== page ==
Show up. Being present and doing the best you can is more important than "doing it right." You don't have to be perfect.
Get some realistic expectations. This is the new normal. It won't be like this forever, but things aren't going back to "the way it used to be,” either. Take into account that you have a lot more obligations and responsibilities, and you just aren't going to be able to get as much done as you used to. Make sure your expectations—for yourself and for your partner—are reasonable.
Know that what you are going through is normal. It's common to be concerned about your ability as a father, whether it’s worrying about the impact of your own experiences as a child, or just feeling the pressure of taking on a new, big role.
Take the bull by the horns and figure out what kind of dad you want to be. We often don’t have good examples of what a loving, caring father of a baby should look like and end up doing the best we can by feel. Build your confidence by looking to sources both local and virtual for new role models—learn from parents you think are doing things right.
Seek out other dads. Social isolation is at the root of a lot of our problems. Meet some other dads in your neighborhood, go to a support group, or join a dads meetup (or a group/forum online, if getting together in groups isn't for you).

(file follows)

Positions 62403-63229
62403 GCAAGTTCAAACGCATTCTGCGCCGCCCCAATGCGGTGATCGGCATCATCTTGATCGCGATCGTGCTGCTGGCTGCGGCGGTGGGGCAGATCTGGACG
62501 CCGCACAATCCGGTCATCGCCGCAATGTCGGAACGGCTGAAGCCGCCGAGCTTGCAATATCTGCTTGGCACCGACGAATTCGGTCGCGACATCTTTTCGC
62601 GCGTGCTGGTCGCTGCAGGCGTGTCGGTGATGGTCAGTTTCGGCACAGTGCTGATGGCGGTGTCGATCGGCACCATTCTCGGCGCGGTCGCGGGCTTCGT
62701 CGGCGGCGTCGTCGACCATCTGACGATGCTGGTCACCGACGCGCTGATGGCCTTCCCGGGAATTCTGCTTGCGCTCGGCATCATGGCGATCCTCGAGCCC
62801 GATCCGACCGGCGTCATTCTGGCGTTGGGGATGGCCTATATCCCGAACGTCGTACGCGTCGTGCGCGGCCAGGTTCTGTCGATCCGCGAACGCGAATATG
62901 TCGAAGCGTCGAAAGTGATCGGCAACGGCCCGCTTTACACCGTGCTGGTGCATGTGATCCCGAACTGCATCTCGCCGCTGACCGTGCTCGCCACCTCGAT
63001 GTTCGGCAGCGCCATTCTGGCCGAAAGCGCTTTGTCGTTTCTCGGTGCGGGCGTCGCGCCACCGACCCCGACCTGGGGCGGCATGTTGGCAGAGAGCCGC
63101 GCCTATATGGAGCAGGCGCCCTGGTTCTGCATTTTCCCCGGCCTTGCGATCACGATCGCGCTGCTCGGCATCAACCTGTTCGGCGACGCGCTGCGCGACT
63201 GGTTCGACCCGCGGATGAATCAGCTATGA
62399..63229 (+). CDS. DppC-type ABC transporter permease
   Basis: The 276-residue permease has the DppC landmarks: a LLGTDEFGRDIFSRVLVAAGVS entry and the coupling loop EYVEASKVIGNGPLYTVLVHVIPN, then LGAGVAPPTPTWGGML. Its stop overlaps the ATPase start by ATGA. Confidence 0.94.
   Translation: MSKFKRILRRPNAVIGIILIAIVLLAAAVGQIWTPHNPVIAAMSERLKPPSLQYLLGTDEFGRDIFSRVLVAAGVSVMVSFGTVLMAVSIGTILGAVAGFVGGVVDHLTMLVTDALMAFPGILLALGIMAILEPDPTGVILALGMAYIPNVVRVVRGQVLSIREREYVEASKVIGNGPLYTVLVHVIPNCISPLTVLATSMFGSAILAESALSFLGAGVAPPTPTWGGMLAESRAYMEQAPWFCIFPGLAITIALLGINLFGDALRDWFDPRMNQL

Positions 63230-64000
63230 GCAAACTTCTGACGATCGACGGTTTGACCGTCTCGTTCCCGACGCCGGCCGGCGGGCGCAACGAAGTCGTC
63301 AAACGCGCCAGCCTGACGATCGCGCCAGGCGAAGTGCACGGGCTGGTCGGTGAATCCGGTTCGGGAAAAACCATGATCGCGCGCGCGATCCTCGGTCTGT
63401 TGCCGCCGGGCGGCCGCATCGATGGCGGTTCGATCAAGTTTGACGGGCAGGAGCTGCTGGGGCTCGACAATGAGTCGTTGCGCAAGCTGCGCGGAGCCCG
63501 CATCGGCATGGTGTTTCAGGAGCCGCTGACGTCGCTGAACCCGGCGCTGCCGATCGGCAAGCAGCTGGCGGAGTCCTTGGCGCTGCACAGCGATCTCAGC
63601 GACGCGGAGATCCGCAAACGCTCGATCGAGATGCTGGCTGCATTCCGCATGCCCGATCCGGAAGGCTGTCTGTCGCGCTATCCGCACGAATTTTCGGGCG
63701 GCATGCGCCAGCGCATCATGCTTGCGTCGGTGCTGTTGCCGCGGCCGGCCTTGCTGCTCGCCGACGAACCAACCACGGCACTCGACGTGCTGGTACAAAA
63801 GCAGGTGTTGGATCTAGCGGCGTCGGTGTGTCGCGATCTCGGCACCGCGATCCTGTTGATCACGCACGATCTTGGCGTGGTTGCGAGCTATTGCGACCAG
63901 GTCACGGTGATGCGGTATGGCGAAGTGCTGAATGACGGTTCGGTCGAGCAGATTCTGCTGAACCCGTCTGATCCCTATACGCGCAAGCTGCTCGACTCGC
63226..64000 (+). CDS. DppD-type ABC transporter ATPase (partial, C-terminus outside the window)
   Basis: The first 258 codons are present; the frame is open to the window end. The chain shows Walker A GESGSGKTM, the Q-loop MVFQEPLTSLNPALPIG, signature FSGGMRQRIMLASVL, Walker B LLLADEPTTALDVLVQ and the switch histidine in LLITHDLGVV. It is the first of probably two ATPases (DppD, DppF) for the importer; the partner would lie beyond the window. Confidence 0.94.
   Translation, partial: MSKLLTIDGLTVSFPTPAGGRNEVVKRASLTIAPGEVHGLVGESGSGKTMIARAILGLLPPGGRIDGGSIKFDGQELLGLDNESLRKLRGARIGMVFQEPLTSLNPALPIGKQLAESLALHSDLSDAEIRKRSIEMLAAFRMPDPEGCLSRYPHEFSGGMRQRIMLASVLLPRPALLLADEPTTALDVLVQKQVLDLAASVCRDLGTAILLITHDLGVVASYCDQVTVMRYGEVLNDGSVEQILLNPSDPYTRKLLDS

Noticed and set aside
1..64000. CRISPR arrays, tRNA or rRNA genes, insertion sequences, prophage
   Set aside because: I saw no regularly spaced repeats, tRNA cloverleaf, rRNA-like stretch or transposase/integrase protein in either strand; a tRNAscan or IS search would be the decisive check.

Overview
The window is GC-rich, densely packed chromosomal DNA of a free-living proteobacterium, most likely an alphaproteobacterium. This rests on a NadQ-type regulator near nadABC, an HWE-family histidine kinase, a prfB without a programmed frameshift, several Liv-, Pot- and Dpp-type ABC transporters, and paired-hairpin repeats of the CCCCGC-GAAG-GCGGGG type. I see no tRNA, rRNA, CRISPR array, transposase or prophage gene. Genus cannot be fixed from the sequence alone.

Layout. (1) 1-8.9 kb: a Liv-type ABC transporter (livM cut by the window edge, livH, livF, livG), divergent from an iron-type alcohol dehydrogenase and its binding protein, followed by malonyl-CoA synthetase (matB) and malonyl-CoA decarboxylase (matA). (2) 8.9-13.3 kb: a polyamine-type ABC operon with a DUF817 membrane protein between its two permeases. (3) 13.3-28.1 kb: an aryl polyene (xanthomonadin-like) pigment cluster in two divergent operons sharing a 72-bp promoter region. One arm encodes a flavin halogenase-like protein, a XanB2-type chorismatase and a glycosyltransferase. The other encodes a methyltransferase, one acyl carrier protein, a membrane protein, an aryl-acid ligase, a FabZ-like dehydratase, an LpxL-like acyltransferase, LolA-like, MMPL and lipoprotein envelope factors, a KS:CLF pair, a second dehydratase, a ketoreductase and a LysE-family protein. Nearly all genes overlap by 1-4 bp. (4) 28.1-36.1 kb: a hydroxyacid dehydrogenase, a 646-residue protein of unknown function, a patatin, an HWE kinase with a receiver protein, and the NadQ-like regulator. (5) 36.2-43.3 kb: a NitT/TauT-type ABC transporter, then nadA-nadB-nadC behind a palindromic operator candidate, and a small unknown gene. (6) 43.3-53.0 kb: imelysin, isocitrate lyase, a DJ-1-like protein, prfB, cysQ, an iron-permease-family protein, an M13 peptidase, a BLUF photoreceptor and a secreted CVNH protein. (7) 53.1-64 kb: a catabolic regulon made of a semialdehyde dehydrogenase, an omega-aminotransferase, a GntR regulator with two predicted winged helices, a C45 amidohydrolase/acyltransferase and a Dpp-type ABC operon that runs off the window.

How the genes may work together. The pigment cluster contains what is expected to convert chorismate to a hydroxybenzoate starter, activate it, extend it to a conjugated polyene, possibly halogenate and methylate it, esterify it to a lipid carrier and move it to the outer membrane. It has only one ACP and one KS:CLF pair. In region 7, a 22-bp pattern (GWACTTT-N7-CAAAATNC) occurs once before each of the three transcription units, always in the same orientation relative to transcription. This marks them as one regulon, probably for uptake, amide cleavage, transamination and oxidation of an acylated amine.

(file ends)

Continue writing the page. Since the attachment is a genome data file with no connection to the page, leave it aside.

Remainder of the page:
Try not to mourn the relationship you had before kids. Be aware that relationship satisfaction takes a real nosedive after the birth of a child for most people. It will come back over time. Figure out how to do things that fill you up as a couple in new ways. Don't get hung up on having to do the things that you used to do.
Don't freak out about the lack of sex and intimacy. It comes back, but it may take time. You and your partner will figure things out, but right now that isn't the focus. Be patient.
Know that you don't have to carry everything alone. It’s not just about you anymore. Ask for help so you can take care of yourself - for your sake and for the sake of your child, your partner, and your relationship.
Don't wait until you are in a crisis to look for support. If things are getting really rough for you, your partner or your relationship, find a therapist. A therapist is non-judgmental, is there to help you get to a more healthy place, and will keep everything you talk about confidential. Cost can be a concern, but depression, anxiety, and marital conflict take a tremendous toll on you, your partner, your baby, and your relationship. Divorce or other severe long-term problems end up costing more in the long run.
The most important thing to remember…this hard time won't last forever. Acknowledging it and doing something about it will make it far easier to manage and may even help you enjoy it more.
Click here for Sam's list of resources, including books and Portland-area support groups.
Sam Stevens is a marriage and family therapist in private practice in Portland, OR. He has a practice focusing on new fathers and couples with small children, and facilitates the Portland New Fathers Group, as well as volunteering for Baby Blues Connection. He speaks regularly on the topics of postpartum depression in men and the adjustment to fatherhood. You can find out more about Sam and contact him at his website, or see the schedule for upcoming dads’ groups at meetup.com.